I will never hear my little boy say, “I love you, daddy.”

by Matthew Brooks

I was speechless and I was devastated.  I was broken inside when that thought first came into my mind and echoed there for what felt like an eternity.  Yet it wasn’t I who was speechless.  It was my son.  My little boy.

As I drove home from work a little over a year ago my wife, Jennifer, called and delivered to me news that would break any parent’s heart: our son probably had what we would later learn was called Childhood Apraxia of Speech, or CAS.  CAS is a motor speech disorder in which the developing brain is unable to create a pathway to communicate with the jaw, tongue and lips.  In essence, while a child knows what they want to say, the ability to deliver that message from the brain to the mouth is interrupted.

Will we ever talk about cars, or space, or God?

Little is known about why CAS occurs or who it chooses to affect.  However, what is known is that on occasion, some children never develop the ability to speak clearly or articulately.  They live with speech impediments and, in extreme cases, never speak at all.

When Jackson was only a couple months old my wife and I noticed that he wasn’t babbling or jabbering the way we thought he should.  His “baby talk” was missing certain sounds and he never really developed the ability to create certain combinations of consonants and vowels.  Frequently he would substitute one sound for another, using the language development that he did have in place of the proper and correct sounds.  Silently we both wondered, what was wrong with our precious little boy?  Why wasn’t he talking and babbling the way other children his age were?

I will never hear my little boy say, “I love you, daddy.”

These silent fears were easily explained away as, in our joy as parents, we simply overlooked any issues.  I would say to myself, “Oh, he’s just taking a little longer to develop than other kids.” Or, “It’s not a big deal; his older brother was a late talker, too!”  In my desire to be the father of “just another normal boy”, it became easy to justify and rationalize to myself why he wasn’t talking and developing speech at the rate that he should.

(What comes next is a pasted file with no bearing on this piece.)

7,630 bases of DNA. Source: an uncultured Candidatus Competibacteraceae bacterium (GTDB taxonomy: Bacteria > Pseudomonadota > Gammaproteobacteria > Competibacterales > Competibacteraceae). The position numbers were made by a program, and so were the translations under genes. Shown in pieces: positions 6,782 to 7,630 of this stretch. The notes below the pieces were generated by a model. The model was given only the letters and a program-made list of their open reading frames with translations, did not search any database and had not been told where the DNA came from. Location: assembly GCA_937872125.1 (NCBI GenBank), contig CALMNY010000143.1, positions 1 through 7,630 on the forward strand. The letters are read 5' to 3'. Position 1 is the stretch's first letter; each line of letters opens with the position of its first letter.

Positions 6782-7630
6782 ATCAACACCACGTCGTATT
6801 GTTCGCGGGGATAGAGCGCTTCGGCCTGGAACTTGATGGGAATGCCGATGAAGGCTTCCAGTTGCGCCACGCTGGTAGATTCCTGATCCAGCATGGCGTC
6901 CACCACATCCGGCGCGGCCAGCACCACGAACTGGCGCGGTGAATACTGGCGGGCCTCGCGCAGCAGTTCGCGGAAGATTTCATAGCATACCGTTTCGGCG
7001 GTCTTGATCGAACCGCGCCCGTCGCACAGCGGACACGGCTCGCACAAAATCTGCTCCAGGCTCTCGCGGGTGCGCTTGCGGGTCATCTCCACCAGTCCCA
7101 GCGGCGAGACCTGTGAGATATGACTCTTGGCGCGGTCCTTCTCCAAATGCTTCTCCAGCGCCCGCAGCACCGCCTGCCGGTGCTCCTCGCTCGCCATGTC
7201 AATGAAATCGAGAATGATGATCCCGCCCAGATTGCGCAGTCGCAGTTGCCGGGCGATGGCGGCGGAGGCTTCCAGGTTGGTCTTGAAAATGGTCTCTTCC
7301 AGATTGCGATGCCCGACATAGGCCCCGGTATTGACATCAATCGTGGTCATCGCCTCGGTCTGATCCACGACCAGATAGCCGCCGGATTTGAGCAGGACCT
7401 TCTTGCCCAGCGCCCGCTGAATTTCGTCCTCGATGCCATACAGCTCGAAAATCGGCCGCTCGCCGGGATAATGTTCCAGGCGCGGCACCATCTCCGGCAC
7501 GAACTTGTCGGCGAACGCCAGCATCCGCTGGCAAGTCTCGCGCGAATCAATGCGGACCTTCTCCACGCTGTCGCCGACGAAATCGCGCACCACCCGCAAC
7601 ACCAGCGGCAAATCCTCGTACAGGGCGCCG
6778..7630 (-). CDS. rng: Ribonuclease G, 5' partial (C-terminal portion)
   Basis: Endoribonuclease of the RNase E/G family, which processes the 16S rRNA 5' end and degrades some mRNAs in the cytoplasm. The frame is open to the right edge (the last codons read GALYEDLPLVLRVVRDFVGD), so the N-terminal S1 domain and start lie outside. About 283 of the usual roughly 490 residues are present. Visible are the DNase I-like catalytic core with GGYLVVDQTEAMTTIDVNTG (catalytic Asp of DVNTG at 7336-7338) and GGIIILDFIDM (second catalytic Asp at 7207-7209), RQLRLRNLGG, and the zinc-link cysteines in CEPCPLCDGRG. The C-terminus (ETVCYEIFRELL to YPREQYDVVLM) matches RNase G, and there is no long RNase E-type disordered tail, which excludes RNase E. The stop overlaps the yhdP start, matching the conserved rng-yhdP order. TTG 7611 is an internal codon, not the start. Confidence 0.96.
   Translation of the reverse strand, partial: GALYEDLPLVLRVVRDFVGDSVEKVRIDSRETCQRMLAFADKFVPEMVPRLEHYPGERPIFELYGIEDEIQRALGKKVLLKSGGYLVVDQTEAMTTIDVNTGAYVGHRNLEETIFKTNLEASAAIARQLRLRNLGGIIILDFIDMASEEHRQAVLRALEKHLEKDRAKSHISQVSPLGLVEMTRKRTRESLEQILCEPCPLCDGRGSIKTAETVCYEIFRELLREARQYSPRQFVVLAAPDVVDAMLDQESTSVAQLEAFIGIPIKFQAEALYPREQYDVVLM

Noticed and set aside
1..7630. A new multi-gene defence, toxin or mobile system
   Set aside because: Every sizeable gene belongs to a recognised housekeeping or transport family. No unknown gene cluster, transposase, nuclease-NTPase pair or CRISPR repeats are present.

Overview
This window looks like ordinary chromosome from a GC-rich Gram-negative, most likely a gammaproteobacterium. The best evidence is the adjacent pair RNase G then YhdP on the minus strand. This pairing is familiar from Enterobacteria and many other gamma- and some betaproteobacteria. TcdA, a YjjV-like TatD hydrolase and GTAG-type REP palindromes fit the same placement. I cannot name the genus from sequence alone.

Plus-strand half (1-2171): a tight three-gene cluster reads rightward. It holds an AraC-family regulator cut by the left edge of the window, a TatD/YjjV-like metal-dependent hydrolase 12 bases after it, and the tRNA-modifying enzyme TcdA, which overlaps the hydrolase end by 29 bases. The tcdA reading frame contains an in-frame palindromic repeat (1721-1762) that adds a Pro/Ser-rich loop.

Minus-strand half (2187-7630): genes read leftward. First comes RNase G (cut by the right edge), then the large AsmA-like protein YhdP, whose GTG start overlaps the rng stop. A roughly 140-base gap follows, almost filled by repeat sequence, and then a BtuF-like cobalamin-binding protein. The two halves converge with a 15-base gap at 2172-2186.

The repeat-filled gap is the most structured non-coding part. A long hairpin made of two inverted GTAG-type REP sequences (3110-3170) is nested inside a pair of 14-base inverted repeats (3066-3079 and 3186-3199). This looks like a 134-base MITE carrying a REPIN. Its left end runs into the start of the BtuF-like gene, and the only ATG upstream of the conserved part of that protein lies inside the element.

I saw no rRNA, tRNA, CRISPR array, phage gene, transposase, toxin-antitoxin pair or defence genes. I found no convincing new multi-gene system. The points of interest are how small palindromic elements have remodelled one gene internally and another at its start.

At his two year annual physical, Jackson’s pediatrician recommended that we explore speech therapy as a way to develop and nurture his speaking ability.  At that time we weren’t sure what was causing his delay in speech and neither was his doctor.  The pediatrician mentioned that there were any number of causes for a delay in speech development and Jackson could likely benefit a great deal from it.  In every other way he was developing perfectly: he was right where he was supposed to be on every chart from height and weight to physical motor skills to his cognitive abilities.  Jackson clearly understood things that were being said to him and was able to do all the things other children his age could do: he could follow directions, he could pick out objects that were spoken about in books, he could feed himself, he could run and jump and play with the best of them and he could throw some tantrums to make any other toddler jealous!  What he was lacking however, was the ability to articulate what he so clearly wanted to say.

When, oh when, will you tell me that you don’t like eating broccoli?*

As Jackson was growing older and he was exposed to other children his age we noticed that often times he would play alone and not join in with the larger groups.  At the mall play areas and on the playground, he was always on the other side of the jungle gym from the crowd and if the group would move in his direction, he would deftly and quietly move away from them.  He never cried or whined about it, he just nonchalantly drifted the other direction.  As we would watch from a distance my wife and I would reason to ourselves and one another: “Oh, we’re both introverted people and always the wall flowers in crowds, Jack is just uncomfortable in large groups, too.”  It became easier and easier to explain away why it was that he never seemed comfortable around other children.  Even as they laughed, played and hollered in glee, Jackson would quietly climb and jump and slide, never joining in the group as a whole.